But to be fair — and executive producer 50 Cent said this in our new interview — I think the vision of 50 and Steven Victor and the camaraderie of the hip-hop community helped push this project over the hump, and deservingly so. Though Pop had many great tracks recorded before his passing, the execution, along with the promotion of the album, pushed it across the finish line.

Jason Lipshutz: Not surprised at all. Less than two weeks after Pop Smoke’s Meet The Woo 2 was released in February, its creator was tragically killed — and in the months that followed, streams of the mixtape remained impressive, “Dior” became an unlikely anthem at national protests, and the legacy of Pop Smoke kept growing. On the night that Shoot For The Stars was released, the posthumous album dominated Twitter chatter and streaming charts, and continued to do so well into the weekend; 251,000 equivalent album units is indeed a massive number, but if you were paying attention, you would have seen it coming.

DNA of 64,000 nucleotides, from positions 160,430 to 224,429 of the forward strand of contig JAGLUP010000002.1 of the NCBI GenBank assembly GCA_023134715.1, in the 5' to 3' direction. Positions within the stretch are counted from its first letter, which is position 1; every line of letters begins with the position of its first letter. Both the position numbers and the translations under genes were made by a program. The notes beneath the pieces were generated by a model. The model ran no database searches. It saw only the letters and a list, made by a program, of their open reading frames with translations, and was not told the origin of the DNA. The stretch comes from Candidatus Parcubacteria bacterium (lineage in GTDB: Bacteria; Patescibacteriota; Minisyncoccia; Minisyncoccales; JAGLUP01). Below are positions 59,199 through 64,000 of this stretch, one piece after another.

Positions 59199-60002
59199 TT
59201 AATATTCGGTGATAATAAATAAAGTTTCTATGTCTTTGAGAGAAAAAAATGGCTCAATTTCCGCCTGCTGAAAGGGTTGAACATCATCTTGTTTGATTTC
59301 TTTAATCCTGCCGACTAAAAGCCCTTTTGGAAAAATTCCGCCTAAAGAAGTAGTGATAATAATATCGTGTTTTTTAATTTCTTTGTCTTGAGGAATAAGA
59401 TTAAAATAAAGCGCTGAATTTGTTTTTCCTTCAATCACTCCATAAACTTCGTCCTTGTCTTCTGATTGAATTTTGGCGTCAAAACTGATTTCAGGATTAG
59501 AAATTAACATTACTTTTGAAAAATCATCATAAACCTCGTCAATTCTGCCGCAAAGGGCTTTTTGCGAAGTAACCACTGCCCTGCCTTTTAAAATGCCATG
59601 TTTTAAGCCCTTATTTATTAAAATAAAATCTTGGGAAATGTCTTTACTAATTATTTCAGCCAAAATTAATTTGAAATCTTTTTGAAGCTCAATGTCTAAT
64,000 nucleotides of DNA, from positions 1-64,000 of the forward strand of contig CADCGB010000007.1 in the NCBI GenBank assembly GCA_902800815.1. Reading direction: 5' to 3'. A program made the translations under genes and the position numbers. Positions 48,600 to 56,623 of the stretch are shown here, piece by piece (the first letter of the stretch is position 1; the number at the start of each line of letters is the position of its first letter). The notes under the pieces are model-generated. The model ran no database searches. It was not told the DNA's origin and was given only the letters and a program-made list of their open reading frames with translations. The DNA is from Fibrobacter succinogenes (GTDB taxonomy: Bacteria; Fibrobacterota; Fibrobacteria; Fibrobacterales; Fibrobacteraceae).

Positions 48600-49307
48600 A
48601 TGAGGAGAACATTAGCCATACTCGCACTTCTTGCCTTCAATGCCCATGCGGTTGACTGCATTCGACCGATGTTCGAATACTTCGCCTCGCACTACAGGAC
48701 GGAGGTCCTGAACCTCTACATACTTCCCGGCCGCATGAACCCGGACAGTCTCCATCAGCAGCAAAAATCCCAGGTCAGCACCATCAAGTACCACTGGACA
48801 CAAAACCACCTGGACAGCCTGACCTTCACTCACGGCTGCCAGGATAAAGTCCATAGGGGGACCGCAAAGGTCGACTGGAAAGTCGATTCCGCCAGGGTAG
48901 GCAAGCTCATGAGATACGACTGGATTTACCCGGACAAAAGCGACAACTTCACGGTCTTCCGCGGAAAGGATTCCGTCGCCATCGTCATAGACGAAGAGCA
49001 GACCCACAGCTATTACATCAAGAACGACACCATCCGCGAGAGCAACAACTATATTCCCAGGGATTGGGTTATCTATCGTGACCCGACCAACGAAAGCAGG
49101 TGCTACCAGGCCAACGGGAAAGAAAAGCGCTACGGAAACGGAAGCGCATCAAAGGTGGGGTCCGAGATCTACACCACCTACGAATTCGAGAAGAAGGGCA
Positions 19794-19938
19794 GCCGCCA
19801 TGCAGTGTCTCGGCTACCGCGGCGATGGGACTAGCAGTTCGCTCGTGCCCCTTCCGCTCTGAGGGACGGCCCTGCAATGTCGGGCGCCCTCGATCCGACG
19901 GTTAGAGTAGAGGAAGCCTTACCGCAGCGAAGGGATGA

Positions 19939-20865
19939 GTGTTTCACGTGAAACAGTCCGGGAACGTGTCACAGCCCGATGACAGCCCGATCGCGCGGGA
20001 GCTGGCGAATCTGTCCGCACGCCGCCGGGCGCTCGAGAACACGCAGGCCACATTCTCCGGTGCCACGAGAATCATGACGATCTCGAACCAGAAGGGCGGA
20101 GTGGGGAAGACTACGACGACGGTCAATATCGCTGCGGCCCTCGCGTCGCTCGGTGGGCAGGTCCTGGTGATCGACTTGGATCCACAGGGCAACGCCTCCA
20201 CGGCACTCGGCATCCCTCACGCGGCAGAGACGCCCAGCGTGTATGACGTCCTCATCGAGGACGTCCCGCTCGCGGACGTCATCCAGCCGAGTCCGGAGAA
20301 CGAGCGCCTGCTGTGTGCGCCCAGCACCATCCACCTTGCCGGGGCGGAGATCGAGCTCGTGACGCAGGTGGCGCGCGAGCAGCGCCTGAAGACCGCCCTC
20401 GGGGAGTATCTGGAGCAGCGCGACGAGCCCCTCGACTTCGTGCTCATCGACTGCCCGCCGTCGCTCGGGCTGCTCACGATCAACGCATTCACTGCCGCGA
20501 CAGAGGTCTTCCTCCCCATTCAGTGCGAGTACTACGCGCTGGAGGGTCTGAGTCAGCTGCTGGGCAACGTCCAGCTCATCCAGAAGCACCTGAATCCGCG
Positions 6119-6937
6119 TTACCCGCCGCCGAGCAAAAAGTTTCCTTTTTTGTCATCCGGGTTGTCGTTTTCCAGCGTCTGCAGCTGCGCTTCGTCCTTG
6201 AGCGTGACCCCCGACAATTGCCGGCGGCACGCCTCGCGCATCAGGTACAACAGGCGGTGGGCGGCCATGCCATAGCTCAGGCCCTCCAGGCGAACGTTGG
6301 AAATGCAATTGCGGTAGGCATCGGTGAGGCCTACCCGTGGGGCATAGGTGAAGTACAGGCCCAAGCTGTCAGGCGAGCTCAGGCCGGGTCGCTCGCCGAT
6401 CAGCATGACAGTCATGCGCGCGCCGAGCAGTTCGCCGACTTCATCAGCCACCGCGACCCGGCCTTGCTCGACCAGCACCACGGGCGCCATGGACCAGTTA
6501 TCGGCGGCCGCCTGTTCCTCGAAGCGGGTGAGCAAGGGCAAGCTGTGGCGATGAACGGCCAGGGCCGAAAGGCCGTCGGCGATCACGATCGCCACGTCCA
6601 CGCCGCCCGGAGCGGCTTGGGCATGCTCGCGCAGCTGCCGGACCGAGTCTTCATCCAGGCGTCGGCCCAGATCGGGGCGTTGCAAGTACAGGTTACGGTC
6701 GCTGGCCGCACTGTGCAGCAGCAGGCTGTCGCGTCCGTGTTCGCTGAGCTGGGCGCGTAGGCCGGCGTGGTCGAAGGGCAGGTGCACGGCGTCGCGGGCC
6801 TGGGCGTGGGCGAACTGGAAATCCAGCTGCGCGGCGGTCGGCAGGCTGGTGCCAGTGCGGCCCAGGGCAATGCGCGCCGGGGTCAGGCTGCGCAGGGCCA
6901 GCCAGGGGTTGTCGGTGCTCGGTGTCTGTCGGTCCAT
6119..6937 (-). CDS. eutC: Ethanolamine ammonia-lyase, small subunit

Andrew Unterberger: I am still a little surprised that the debut was this resounding — but I think it just shows how much the culture was starting to embrace him with Meet the Woo 2 and has thrown their complete support behind him in the wake of his murder, particularly as so many other artists are following the lead of his signature sound. I mean, if all you knew of hip-hop was Hot 97 and Power 105.1, you’d probably already have thought that Pop Smoke was the biggest star on the planet anyway; I was flipping between the channels the weekend of the album’s release, and folks were calling in saying they were streaming the album non-stop even as they slept to ensure it got to No. 1.